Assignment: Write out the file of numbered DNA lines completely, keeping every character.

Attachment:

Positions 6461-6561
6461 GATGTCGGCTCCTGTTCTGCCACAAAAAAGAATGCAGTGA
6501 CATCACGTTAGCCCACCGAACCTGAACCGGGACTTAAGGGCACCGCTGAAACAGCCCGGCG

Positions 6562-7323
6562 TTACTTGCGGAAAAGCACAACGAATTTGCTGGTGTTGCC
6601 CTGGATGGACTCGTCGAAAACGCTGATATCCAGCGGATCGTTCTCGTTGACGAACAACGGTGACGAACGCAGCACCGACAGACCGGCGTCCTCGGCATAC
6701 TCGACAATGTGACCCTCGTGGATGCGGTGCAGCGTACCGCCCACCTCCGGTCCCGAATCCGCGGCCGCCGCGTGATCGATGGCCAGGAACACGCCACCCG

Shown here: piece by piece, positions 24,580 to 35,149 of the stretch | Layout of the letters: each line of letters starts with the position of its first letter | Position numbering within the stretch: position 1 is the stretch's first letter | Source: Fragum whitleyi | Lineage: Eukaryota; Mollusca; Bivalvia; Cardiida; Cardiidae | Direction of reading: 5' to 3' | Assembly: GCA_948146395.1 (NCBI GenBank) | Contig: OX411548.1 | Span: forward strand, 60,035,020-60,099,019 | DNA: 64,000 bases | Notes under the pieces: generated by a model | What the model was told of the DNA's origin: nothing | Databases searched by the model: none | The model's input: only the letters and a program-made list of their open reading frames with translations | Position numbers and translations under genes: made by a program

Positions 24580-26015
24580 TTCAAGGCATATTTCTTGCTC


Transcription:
Positions 6461-6561
6461 GATGTCGGCTCCTGTTCTGCCACAAAAAAGAATGCAGTGA
6501 CATCACGTTAGCCCACCGAACCTGAACCGGGACTTAAGGGCACCGCTGAAACAGCCCGGCG

Positions 6562-7323
6562 TTACTTGCGGAAAAGCACAACGAATTTGCTGGTGTTGCC
6601 CTGGATGGACTCGTCGAAAACGCTGATATCCAGCGGATCGTTCTCGTTGACGAACAACGGTGACGAACGCAGCACCGACAGACCGGCGTCCTCGGCATAC
6701 TCGACAATGTGACCCTCGTGGATGCGGTGCAGCGTACCGCCCACCTCCGGTCCCGAATCCGCGGCCGCCGCGTGATCGATGGCCAGGAACACGCCACCCG

Shown here: piece by piece, positions 24,580 to 35,149 of the stretch | Layout of the letters: each line of letters starts with the position of its first letter | Position numbering within the stretch: position 1 is the stretch's first letter | Source: Fragum whitleyi | Lineage: Eukaryota; Mollusca; Bivalvia; Cardiida; Cardiidae | Direction of reading: 5' to 3' | Assembly: GCA_948146395.1 (NCBI GenBank) | Contig: OX411548.1 | Span: forward strand, 60,035,020-60,099,019 | DNA: 64,000 bases | Notes under the pieces: generated by a model | What the model was told of the DNA's origin: nothing | Databases searched by the model: none | The model's input: only the letters and a program-made list of their open reading frames with translations | Position numbers and translations under genes: made by a program

Positions 24580-26015
24580 TTCAAGGCATATTTCTTGCTC